Well, here are the very first photos I’ve ever posted of myself without clothing. This is a huge deal for me. I’m currently 193.8 lbs. I think this is the closest I’ve been to 200. I’m only 5’5″, so that’s not a healthy size. And like I said, I carry most of my fat around my mid section. I’m so tired of people assuming I’m pregnant. If they knew how old I really was, they wouldn’t assume.

(I removed the photos. They’re too painful to look at.)

 

My plan of attack? I’m not sure, but I’m thinking – brisk walk for 25 mins on my treadmill in the mornings, and food journaling. I’ve tried both before, but never consistently.

If you’re reading this, I want you to know that I’m scared of failing, I’m nervous about sharing so much that I’ve kept hidden, and I feel very alone in my journey. If you’re feeling this way, I guess we’re both not alone. I’ve got an ear for anyone who’s feeling like me right now, so feel free to drop me a line. I’m also a very trustworthy person, so rest assured that whatever you share with me will not end up on this blog.

So when do I start? I guess I just did.

 

Day 1.

week 1 copy

I was tempted to start this blog with an inspirational quote about beginnings, but meh. The truth is, starting any routine/journey/challenge that’s supposed to help you get better is fucking hard. If it were easy, it wouldn’t be called a “challenge.”

I woke up at 6 AM. Then I woke up at 6:30. Then I actually got up at 6:55, put my workout clothes on and got ready to take this “7 minutes for 28 days” challenge that I’d found online yesterday. A bit of advice – make sure all your clothes and shoes are laid out, ready to go or even the slightest bit of delay can cause you to start making excuses for starting tomorrow, instead. I couldn’t find my hoodie and I almost took it as a sign that I wasn’t supposed to start today, which is bullshit.

My husband has decided to take this challenge with me. He’s in pretty good shape, so I know that he’s doing this for support, and I wholeheartedly appreciate it. We got out our yoga mats (better than a hardwood floor), I put on my short workout playlist (entitled “Work, bitch.”), and we rolled through the 7-minute workout. Just to be clear, when I say, “rolled,” I don’t mean that we breezed right through it. We both winced, grunted and groaned, and not in a happy way. If you have any misconceptions (like I did) that a short workout would be fairly easy, you’re in for an unpleasant surprise. Shorter, in this case, means tougher. They’ve gotta pack as much of a workout as they can in those 7 short minutes. My upper body hates me. The good news is that, as tough as it gets, it’s over in 8 minutes (you need 10 seconds of rest between exercises). Suffering for 8 minutes doesn’t seem so bad when you think of it that way.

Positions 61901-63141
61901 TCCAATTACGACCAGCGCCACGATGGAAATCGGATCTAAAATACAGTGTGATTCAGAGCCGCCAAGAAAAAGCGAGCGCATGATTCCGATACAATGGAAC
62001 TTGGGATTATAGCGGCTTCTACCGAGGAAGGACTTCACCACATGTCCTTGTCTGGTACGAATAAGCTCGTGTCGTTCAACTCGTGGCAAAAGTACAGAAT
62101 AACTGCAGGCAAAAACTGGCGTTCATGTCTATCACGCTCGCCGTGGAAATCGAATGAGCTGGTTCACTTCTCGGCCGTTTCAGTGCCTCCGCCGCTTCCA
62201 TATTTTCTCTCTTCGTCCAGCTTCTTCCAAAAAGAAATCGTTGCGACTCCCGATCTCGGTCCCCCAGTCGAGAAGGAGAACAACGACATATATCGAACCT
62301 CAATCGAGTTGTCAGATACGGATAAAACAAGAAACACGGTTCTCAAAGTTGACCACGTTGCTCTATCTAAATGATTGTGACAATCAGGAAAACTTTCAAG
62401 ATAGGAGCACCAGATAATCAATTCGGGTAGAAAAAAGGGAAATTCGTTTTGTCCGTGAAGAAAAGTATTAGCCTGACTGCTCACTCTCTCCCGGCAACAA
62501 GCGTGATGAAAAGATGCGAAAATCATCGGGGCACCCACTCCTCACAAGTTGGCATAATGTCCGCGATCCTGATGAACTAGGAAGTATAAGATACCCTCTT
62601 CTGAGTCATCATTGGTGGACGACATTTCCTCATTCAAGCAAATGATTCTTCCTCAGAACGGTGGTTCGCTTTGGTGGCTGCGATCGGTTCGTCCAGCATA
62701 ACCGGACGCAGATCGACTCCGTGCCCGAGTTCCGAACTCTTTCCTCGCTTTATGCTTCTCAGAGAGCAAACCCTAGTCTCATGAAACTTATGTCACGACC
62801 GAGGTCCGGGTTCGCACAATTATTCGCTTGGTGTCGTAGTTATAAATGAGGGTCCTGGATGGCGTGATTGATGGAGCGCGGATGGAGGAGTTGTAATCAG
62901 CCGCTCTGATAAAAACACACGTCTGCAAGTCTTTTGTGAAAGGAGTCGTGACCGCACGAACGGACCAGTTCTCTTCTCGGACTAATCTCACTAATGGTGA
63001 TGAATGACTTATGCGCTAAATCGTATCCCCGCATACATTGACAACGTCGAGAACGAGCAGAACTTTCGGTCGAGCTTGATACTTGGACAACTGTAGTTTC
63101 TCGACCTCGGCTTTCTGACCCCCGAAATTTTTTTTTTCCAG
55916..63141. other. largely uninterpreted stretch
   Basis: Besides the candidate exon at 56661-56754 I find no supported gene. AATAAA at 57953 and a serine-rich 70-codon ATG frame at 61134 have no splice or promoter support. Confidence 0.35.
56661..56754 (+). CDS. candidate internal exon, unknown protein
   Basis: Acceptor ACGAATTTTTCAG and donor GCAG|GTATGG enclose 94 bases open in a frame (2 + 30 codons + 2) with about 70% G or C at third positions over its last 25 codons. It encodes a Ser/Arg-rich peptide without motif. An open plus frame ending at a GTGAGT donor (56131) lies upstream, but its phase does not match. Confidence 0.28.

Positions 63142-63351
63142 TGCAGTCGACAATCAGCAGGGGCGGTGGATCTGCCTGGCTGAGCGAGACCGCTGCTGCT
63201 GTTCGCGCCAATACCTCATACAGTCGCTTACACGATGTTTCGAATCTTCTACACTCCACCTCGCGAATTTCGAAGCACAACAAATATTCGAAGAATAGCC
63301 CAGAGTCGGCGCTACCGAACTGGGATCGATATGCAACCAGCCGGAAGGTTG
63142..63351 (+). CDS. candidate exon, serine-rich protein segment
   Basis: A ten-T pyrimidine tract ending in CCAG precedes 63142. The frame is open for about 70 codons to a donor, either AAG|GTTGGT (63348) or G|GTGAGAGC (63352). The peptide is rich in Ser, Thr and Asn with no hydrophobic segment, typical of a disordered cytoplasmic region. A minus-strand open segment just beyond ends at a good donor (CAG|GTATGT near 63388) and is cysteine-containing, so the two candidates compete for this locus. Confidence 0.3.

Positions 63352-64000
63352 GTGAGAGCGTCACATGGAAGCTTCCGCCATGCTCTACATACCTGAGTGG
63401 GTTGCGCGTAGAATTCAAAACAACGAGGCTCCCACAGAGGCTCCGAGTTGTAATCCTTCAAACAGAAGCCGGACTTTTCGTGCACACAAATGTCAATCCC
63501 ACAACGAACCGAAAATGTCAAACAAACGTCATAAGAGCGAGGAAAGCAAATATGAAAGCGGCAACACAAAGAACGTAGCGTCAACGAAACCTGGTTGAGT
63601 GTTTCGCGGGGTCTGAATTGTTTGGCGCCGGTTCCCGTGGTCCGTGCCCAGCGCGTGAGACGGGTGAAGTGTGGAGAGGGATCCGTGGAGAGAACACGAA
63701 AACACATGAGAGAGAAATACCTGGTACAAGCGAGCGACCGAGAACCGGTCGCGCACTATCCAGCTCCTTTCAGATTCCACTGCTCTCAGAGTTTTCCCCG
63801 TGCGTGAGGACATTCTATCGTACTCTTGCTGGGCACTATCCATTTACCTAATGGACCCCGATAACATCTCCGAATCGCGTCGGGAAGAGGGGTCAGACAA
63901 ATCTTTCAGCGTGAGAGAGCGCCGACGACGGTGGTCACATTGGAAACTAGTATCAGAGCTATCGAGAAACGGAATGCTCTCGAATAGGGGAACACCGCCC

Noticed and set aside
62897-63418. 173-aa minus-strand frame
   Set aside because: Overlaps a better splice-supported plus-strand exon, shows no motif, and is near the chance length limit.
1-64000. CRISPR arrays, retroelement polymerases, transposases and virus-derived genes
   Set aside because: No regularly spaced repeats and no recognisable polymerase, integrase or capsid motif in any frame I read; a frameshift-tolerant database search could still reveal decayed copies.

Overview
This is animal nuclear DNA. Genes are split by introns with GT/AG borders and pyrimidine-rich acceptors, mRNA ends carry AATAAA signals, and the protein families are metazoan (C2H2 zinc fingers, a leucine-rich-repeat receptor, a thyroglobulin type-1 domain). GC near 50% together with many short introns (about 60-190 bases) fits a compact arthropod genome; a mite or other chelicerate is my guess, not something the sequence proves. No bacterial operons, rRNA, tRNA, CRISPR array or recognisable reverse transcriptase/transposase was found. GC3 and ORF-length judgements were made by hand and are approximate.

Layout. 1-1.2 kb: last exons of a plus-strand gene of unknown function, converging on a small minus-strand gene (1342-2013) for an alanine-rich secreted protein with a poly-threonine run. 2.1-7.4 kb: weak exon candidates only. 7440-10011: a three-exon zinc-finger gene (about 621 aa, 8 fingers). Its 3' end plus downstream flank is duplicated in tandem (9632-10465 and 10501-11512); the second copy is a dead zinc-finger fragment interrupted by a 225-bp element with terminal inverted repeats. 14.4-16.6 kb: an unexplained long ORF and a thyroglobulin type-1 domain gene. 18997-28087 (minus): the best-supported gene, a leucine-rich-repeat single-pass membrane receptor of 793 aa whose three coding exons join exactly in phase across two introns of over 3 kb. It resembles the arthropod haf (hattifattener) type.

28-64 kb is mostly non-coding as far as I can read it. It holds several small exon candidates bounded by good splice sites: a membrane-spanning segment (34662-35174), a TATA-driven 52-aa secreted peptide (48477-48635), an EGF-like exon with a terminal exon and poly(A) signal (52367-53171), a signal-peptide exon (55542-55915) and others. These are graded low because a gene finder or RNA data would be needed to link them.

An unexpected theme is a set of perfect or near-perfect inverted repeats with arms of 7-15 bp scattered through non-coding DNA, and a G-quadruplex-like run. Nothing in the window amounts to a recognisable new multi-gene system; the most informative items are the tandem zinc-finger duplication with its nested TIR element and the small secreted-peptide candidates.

I still need cardio, but I’m heading to Japantown and then to Ocean Beach with my dogs, so I can move at a brisk pace for 25 minutes somewhere along the way.

I don’t feel that differently, but what did I expect? I do feel better knowing that I did something good for my body. I like getting up and getting things done, not having to worry about where to fit them in later.

The other part of this fitness equation is healthy eating. We can work out all we want to, but if we eat crappy food and we eat too much of it, we’re gonna end up with crappy bodies. I’m heading over to Japantown to grab some fish and rice and veggies. Ever watch Samurai Gourmet? I’m obsessed with that show lately. I read somewhere that Asians outnumber everyone else in the world for most octogenarians. I live between two Chinatowns and one Japantown. I can vouch for the amount of elderly people who are still up and walking around, doing their own shopping, enjoying their golden years. The diet and daily exercise that they follow is obviously working. Besides, I love Japanese and Chinese Food.

Anyway, Day 1. Not horrible. We’ll see how I feel tomorrow when my muscles have realized what I’ve done to them.

Here’s a link to the 7-minute challenge if you want to try it out for yourself. I hope you love it, or at least love hating it for only 7 minutes.